Yes, Emma is another white woman adding her voice to a movement that continues to prioritize the perspectives of white people. But does that mean professional white feminists are going to renounce their careers? I wouldn’t expect so. But I would expect that they might consider whether their political analysis serves to amplify or obscure the reality of women already marginalized by the current white-male-centric world order.
Perhaps Emma’s critics can also question whether liberal feminism is really working to challenge male hegemony continuing to serve up diatribes about “finding agency” in oppressive circumstances. They might question whether this liberal, postmodern, anti-structural, acontextual approach to feminism even means anything for women outside of first-world capital cities… Marketing something as “intersectional” doesn’t make it so.
It would seem that we can either fight to end patriarchy and the institutions that prop up its existence, or we can work to make patriarchy more acceptable and equitable by selling it as “choice.” One of these options sounds like feminism and the other sounds like corporate strategy.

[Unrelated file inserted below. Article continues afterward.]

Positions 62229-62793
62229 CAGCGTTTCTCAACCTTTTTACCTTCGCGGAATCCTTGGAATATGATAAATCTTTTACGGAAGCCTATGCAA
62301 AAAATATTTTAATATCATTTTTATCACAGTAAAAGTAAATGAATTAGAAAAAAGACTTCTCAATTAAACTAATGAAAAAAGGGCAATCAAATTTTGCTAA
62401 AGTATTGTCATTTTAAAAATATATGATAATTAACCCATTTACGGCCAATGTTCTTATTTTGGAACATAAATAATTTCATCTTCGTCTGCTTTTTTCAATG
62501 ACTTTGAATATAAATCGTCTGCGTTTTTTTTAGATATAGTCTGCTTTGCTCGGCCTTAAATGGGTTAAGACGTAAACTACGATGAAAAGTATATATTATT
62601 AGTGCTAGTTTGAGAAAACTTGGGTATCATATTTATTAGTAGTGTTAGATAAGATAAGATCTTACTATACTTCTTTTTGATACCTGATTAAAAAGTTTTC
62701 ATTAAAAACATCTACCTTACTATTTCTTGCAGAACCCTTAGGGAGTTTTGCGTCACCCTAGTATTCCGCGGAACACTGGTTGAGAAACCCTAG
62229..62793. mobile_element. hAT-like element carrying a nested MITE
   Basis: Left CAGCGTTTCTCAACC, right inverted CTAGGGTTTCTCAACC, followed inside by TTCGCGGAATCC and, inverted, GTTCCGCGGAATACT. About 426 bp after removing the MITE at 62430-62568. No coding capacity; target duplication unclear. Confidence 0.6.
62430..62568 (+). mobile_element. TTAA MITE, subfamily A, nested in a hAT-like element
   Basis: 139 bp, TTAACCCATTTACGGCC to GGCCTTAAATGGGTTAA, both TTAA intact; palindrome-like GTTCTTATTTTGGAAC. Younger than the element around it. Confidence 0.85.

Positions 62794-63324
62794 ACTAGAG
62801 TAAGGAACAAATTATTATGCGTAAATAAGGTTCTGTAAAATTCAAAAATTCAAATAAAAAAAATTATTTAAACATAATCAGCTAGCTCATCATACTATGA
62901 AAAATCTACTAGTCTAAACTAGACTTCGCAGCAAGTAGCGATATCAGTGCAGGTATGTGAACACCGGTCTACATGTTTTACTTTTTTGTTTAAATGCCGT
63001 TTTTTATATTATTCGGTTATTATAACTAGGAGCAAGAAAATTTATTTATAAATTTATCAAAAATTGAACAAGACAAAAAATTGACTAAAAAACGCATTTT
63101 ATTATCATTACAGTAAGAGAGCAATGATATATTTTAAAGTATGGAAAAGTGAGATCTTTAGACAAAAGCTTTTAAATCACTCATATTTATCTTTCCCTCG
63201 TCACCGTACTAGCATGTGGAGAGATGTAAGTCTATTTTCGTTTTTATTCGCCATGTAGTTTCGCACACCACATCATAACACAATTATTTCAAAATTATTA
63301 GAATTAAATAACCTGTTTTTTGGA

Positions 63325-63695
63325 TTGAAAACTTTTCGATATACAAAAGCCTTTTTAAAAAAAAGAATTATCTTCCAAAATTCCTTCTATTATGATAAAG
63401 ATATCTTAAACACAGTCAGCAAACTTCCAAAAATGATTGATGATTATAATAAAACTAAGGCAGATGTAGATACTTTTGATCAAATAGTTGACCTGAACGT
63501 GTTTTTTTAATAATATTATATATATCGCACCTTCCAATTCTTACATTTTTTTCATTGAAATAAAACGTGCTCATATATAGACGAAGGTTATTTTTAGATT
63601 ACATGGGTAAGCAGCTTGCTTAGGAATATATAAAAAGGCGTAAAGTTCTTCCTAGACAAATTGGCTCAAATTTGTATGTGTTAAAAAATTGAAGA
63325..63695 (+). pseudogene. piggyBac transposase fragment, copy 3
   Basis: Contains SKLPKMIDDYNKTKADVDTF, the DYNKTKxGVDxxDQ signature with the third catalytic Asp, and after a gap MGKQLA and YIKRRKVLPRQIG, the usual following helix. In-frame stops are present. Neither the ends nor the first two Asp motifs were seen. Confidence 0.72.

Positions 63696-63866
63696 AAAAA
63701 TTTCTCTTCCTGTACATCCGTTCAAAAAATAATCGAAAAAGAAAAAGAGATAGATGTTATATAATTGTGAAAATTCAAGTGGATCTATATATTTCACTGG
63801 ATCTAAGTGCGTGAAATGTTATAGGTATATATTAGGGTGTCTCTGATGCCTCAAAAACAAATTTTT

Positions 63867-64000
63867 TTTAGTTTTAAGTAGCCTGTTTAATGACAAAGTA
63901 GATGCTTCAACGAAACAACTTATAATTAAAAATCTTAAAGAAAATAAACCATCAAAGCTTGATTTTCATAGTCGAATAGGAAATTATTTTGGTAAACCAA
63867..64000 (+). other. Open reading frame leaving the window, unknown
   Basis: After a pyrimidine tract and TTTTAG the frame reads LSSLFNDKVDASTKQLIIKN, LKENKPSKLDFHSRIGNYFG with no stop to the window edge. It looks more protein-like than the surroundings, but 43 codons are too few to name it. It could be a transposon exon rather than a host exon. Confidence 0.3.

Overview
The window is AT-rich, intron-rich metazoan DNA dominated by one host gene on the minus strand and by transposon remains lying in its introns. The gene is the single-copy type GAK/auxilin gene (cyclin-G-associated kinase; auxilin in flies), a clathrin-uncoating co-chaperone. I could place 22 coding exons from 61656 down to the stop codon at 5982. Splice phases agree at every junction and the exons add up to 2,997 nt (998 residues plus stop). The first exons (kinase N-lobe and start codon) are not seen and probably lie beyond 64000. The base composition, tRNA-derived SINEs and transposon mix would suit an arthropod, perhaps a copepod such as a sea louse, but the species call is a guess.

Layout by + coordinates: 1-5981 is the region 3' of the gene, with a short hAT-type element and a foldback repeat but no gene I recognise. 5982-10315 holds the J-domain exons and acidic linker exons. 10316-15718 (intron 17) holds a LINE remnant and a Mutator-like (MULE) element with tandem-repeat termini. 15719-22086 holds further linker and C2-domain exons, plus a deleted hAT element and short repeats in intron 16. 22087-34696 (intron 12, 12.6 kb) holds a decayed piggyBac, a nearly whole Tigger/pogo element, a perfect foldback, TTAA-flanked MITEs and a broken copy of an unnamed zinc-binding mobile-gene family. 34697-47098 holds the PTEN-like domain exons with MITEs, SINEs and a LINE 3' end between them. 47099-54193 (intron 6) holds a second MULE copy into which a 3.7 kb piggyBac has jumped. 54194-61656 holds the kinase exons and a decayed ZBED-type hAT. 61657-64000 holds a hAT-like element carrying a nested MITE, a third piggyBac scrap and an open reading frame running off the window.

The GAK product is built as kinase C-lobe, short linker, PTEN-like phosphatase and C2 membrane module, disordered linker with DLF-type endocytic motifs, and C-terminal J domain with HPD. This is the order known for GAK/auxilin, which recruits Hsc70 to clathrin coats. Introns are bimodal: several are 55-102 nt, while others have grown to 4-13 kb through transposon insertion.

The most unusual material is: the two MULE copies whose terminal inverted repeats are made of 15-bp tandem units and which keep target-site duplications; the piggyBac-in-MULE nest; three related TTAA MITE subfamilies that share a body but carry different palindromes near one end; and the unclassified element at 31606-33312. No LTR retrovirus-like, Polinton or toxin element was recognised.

As it turns out nobody is liberated by these industries and participation is rarely a “free choice.” In fact research shows quite the opposite with very few South East Asian women ever personally seeking out the industry. To defend an industry that hinges upon impoverished girls and women’s lack of choice, and instead frame it as being primarily about “women’s choices” shows that liberal feminism is reserved for women with class privilege.
Yes, some women can choose. Some women have the social mobility required to move in and out of different fields of work and that is great. Of course no woman should be stigmatised for her choices, whatever they may be. But feminist analysis is not just about women who have options. Feminism that only reflects women with choice serves to further silence women who have few or none.
As bell hooks has said:
[Feminism] has never emerged from the women who are most victimized by sexist oppression; women who are daily beaten down, mentally, physically, and spiritually — women who are powerless to change their condition in life. They are a silent majority.
Girls are increasingly surrounded by sex trade influences, with much of the visual culture saturated with pornography. Male entitlement is a dangerous, global epidemic. Thai reports show 40 per cent of the sex industry is made up of underage girls. Male sexual entitlement is colonizing the third world faster than transnational corporations ever could. This local-global industrializing of sexual exploitation is constraining the rights and choices of girls globally. Working to legitimize this exploitation only solidifies the lack of choice for these girls and women.